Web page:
Thursday, June 15

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Famous chef and local food advocate, Dan Barber, says in his book The Third Plate, that recipes and fine cuisine originated from people taking whatever nature was providing during a given season and doing what they needed to make it taste good.  Resourcefulness is a necessary quality in many aspects of life, but especially to cooks and farmers.

Garlic scapes are a good example of this.

The garlic we get from supermarkets is mostly grown in the warmer regions of California or China.  The varieties that grow well there are “softneck” varieties, meaning they don’t put up a hard flower stalk out of the center of the head of garlic (for this reason they can also be made into garlic braids).

In colder regions of northern Europe and North America farmers grow the more cold hardy “hardneck” varieties of garlic.  These varieties do put up a flower stalk, called a scape, in late spring.  So resourceful cooks in these regions have found ways to spice up their cuisine using these garlic scapes.

Likewise, as the local farming movement has taken off, and CSA participation and farmers markets are increasing, resourceful farmers have been looking for more and more novel crops they can provide customers who want to be buying and eating more local foods; especially early in the growing season.

The result has been once obscure crops like these garlic scapes (kale and beets fall into this category too) have now become main stream.  Now, you can even find them at some supermarkets during the height of their season.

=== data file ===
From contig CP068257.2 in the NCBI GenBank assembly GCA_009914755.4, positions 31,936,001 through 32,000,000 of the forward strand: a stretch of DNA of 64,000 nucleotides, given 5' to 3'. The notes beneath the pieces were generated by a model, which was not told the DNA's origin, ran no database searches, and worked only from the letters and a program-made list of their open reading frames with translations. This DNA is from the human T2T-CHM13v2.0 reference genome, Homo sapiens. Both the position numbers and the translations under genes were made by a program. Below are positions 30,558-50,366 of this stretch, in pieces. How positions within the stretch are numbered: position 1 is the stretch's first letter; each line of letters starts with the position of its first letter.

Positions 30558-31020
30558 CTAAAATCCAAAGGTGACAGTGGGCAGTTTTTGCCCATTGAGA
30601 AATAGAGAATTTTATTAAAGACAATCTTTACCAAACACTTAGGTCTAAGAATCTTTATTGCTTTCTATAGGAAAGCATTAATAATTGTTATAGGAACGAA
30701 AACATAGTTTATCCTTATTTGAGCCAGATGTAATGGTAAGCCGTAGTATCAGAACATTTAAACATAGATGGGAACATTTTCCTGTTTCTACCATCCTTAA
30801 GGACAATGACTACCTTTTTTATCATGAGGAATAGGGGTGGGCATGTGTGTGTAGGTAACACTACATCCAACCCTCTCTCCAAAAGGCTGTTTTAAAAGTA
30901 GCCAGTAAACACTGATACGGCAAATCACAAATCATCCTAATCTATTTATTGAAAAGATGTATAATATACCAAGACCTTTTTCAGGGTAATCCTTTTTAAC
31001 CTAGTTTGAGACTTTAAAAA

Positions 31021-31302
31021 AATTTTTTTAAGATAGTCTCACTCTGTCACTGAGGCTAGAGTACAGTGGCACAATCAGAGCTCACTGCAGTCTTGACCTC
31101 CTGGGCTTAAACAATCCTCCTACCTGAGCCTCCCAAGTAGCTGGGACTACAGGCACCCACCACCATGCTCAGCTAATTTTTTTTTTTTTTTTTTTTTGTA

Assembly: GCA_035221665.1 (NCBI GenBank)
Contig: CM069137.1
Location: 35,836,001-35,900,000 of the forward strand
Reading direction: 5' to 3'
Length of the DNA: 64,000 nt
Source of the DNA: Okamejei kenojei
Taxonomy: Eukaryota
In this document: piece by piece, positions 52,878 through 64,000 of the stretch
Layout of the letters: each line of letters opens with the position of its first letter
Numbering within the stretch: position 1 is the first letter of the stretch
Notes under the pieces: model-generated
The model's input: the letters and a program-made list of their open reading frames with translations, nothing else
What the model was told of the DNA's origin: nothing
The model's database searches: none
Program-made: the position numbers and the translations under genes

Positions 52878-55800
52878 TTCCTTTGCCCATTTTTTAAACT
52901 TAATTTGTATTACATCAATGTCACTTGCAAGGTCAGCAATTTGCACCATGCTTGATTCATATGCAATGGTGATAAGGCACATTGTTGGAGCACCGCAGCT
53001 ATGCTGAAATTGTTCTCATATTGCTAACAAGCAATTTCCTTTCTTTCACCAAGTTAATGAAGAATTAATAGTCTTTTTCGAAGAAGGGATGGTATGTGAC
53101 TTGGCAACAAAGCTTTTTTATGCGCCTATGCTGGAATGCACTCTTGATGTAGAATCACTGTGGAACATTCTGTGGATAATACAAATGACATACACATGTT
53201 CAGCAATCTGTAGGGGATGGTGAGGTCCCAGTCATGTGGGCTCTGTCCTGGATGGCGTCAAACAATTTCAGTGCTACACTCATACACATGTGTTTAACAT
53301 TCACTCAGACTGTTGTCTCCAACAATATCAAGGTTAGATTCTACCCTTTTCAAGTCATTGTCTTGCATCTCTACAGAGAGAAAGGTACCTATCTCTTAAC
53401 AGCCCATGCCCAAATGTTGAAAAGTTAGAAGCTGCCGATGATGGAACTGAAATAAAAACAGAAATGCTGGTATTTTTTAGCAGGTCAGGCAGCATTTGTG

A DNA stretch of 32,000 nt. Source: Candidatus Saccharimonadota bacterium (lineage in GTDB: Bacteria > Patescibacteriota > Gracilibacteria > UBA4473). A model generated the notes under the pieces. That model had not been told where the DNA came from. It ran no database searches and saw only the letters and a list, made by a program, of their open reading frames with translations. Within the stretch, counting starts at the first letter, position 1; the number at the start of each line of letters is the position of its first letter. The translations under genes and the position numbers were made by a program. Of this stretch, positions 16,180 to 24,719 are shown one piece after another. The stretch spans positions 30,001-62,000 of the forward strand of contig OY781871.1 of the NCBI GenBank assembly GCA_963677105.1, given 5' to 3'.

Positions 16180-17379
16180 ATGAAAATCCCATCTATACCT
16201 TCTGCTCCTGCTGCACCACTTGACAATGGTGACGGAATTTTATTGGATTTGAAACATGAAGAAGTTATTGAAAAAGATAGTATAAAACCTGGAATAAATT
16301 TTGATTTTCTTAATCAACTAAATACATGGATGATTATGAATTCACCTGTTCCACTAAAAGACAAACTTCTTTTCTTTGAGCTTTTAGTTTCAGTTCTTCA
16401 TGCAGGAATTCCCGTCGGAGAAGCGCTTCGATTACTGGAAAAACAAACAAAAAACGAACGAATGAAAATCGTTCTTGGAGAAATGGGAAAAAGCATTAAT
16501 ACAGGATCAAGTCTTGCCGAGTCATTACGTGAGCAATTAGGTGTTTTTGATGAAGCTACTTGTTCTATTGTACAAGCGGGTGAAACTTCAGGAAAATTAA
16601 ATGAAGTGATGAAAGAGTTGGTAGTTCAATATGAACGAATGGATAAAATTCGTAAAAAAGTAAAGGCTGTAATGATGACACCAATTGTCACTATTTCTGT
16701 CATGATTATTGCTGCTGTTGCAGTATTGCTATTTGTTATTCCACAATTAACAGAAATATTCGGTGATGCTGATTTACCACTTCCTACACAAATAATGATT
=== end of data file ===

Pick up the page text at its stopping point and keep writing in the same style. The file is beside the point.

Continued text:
Garlic scapes are indeed delicious too, especially when paired with the cooking greens that are also abundant this time of year.  Chopping them up fine, sauteing them in some olive oil, and mixing in the mustard greens, chard, or spinach as they cook, is a great way to make both taste more delicious.  Another favorite recipe is one of our featured recipes this week (it also can be found on our seasonal recipe page), garlic scape pesto, where the scapes function as both the garlic and the green in the pesto.

In fact, when I first participated in a CSA program , was when I was first introduced to garlic scapes.  Today, over 10 years later, making and enjoying garlic scape pesto has become a springtime family tradition!

Throughout our CSA season, but especially this time of year, the farmers at 5 Loaves Farm are providing veggies to our members that are probably new to them, and that will require resourcefulness when looking to cook them up.  However, the rewards are great with all the exciting new tastes, and who knows, maybe even a new family heirloom recipe just waiting to be created!

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